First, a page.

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How We Became Our Data: A Genealogy of the Informational Person

The Wayne Morse Center for Law and Politics hosts Colin Koopman, professor of philosophy at the University of Oregon.

Thursday, February 27th at 6:30 pm
110 Knight Law Center

In his book How We Became Our Data, UO philosophy professor Colin Koopman excavates early moments of our rapidly accelerating data-tracking technologies and their consequences for how we think of and express our selfhood today. Koopman explores the emergence of mass-scale record keeping systems like birth certificates and social security numbers, as well as new data techniques for categorizing personality traits, measuring intelligence, and even racializing subjects. This all culminates in what Koopman calls the “informational power” we are all now subject to.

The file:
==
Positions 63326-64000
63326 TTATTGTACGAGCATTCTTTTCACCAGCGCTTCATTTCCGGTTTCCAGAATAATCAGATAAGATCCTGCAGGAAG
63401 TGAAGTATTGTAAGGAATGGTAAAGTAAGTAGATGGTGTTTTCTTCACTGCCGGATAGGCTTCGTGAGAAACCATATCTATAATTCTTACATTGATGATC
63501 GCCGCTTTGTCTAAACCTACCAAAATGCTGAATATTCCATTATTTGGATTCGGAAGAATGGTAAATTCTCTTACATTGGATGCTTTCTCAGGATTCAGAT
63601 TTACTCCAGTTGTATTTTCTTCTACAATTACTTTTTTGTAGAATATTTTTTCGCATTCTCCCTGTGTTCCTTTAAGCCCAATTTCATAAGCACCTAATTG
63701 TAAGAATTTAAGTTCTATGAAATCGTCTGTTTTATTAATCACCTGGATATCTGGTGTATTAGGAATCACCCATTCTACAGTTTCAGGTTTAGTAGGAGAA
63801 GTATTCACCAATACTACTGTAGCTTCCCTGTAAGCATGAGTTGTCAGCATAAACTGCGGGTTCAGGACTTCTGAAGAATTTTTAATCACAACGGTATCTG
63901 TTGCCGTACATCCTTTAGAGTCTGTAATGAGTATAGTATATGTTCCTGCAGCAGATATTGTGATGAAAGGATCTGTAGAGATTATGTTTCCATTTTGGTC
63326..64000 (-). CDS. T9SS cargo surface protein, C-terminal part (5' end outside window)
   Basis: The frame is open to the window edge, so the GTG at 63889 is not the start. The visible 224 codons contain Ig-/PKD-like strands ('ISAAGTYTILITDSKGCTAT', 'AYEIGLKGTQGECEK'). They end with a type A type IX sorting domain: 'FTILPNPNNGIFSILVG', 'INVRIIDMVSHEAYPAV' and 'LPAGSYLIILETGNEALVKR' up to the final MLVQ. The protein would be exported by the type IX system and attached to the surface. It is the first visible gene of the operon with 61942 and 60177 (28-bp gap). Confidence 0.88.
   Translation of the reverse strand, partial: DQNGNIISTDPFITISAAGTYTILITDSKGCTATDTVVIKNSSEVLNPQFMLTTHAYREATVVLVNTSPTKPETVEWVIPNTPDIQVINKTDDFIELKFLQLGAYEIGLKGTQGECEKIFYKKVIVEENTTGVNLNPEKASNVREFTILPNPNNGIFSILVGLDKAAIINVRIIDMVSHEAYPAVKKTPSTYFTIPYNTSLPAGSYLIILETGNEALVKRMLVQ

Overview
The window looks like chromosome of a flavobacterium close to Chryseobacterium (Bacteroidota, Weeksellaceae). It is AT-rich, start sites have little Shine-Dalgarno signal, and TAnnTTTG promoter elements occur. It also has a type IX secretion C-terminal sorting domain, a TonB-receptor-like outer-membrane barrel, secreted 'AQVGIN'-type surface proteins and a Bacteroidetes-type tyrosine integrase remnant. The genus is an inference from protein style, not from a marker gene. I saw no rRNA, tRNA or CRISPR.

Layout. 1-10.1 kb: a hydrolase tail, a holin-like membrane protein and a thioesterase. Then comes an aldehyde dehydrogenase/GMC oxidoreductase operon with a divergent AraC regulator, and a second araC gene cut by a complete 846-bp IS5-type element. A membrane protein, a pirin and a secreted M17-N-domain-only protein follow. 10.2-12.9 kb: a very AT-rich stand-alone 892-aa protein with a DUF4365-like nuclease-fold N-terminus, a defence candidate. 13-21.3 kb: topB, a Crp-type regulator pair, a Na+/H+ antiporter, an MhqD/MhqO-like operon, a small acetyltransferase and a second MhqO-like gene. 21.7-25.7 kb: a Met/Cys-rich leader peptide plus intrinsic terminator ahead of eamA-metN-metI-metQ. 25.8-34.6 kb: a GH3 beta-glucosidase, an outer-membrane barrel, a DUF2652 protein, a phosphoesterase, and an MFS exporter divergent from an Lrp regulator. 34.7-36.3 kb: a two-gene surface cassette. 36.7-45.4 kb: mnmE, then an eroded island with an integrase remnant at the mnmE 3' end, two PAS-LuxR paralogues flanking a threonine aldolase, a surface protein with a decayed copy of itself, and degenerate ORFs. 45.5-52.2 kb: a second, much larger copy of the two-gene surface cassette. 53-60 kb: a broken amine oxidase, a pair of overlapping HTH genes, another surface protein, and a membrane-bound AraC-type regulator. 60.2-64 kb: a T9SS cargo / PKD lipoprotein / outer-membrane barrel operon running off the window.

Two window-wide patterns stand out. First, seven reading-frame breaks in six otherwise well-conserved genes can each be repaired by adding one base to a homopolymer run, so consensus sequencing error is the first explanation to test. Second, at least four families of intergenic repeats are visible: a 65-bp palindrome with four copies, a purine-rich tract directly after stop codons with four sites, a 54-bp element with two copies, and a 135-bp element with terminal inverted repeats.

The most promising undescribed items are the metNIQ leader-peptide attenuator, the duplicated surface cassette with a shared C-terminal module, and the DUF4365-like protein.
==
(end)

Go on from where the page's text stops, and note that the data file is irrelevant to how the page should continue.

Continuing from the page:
Colin Koopman is associate professor of philosophy and director of the New Media & Culture Program at the University of Oregon. His previous books include Pragmatism as Transition: Historicity and Hope in James, Dewey, and Rorty (2009); Genealogy as Critique: Foucault and the Problems of Modernity (2013). His essays and articles have appeared in The New York Times and Aeon as well as in academic journals such as Critical Inquiry, Contemporary Political Theory, Diacritics, and New Media & Society.

This event is free and open to the public.

Presented by the Wayne Morse Center’s Program for Democratic Governance. Cosponsored by the UO Department of Philosophy and UO Data Science Initiative.



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